A ConformanceUnit is supposed to describe an individual testable functionality. In the context of Companion Specifications this means that some functionality of the information model or additional rules in the context of the information model are described.

When defining ConformanceUnits, both ConformanceUnits that concern the model contents and ConformanceUnits that concern the model behaviour are beneficial to be considered. ConformanceUnits concerning the model are used to verify all model elements have been implemented correctly. Their granularity can be chosen such that independent parts of the model can be both implemented and tested independently, e.g. model parts about energy usage can be tested and implemented independently of model parts about the component structure of a device. ConformanceUnits concerning the behaviour of the model can be used to ensure that all functionality that can’t be included in the model itself is implemented correctly. That might be special constraints on optional model elements (e.g. exclusive or, if a then b, etc.) or the behaviour of Methods and other application logic.

ConformanceUnits are referenced by Profiles and used for testing and certification. In a nutshell, it is possible to figure out what ConformanceUnits a product supports (also via the OPC UA interface). Especially for optional features it has to be decided, whether it is important to know if the optional feature is supported or not. As an example, an ObjectType may have ten optional Variables. It is possible to define just one ConformanceUnit for the ObjectType (not preferred), or one for the ObjectType and one for each optional Variable, or maybe putting three related optional Variables in one ConformanceUnit. All approaches may make sense, depending on the Variables.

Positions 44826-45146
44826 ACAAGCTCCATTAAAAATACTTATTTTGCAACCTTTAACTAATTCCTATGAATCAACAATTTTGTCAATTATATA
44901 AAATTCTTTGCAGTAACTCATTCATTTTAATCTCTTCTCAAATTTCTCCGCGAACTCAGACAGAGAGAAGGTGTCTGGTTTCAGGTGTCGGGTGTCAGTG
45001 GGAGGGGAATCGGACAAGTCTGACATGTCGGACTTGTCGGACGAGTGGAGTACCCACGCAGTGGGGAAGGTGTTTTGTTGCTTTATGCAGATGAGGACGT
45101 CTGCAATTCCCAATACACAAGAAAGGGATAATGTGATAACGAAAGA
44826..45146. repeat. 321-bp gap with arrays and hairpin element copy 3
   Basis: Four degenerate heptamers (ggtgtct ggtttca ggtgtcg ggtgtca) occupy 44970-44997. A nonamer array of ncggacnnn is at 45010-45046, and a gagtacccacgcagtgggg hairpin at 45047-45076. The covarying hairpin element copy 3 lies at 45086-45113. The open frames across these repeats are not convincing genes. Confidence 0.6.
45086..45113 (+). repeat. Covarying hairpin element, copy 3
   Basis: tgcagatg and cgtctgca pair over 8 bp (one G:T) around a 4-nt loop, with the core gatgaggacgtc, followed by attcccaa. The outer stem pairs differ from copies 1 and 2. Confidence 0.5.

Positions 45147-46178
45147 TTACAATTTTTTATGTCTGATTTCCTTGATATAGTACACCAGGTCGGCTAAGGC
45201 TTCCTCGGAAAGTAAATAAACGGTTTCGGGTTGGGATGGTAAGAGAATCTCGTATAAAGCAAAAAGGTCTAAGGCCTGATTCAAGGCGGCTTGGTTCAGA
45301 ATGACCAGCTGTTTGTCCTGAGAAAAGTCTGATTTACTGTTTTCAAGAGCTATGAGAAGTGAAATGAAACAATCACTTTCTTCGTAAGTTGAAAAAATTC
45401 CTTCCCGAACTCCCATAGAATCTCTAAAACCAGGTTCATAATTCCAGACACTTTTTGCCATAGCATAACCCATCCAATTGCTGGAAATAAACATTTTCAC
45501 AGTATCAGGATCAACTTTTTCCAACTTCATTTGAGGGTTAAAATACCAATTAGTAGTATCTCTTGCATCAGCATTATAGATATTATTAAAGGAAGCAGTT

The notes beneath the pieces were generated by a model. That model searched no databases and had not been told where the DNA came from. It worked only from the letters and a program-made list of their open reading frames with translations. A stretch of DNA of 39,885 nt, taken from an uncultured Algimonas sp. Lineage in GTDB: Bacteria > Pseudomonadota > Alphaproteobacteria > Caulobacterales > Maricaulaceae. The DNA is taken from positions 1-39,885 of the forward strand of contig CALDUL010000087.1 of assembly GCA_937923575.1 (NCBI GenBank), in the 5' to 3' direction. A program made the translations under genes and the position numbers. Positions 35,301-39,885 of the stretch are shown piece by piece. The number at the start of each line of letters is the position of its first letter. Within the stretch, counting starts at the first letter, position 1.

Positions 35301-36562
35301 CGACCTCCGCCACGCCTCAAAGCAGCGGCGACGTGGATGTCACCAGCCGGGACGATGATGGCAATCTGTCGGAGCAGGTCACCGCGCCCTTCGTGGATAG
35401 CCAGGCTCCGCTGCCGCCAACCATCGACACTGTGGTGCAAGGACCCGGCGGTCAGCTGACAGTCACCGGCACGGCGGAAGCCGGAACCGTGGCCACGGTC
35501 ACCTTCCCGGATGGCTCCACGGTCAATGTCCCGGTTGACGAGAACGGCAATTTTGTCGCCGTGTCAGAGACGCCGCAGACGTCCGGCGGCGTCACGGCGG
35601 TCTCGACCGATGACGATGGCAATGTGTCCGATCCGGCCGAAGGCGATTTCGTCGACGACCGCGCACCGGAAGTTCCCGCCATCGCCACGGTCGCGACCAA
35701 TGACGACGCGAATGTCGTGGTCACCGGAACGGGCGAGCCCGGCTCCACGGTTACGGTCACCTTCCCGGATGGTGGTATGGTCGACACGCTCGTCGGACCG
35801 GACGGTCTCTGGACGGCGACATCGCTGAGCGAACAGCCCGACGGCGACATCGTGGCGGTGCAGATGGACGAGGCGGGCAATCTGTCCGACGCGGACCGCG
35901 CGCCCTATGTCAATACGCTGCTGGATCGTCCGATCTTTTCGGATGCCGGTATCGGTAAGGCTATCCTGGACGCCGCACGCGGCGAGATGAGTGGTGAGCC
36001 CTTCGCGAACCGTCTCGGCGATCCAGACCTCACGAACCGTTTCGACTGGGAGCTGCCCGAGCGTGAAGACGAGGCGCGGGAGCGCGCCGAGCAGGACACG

The recommendation is: If an optional feature is important to be exposed there should be an individual ConformanceUnit. Many optional components should be grouped, if they belong together. If not, it should be grouped into an overall ConformanceUnit. Providing separate ConformanceUnits for optional Nodes, simplifies testing and allow better reuse of information models. A derived model may require an optional item, but if the optional Item does not have a unique ConformanceUnit, then the derived model needs to define a ConformanceUnit for functionality defined in the reused model.

ConformanceUnits may require that the TypeDefinition is available in the AddressSpace. They may also require, that at least one instance exists and behaves as expected. It is recommended to split those requirements.

For optional features, it may be required that at least one instance supports the feature, or that all instances support the optional feature. Those are very different requirements and it should clearly be stated what is expected. For example, a ConformanceUnit may just exist to test if the asset identification is implemented correctly (if present) whereas a ConformanceUnit may also require that all assets of the server have an asset identification (implemented correctly).

Since many products are configurable, it is recommended to state for any requirements on instances, that the product is configurable to support at least one instance of something.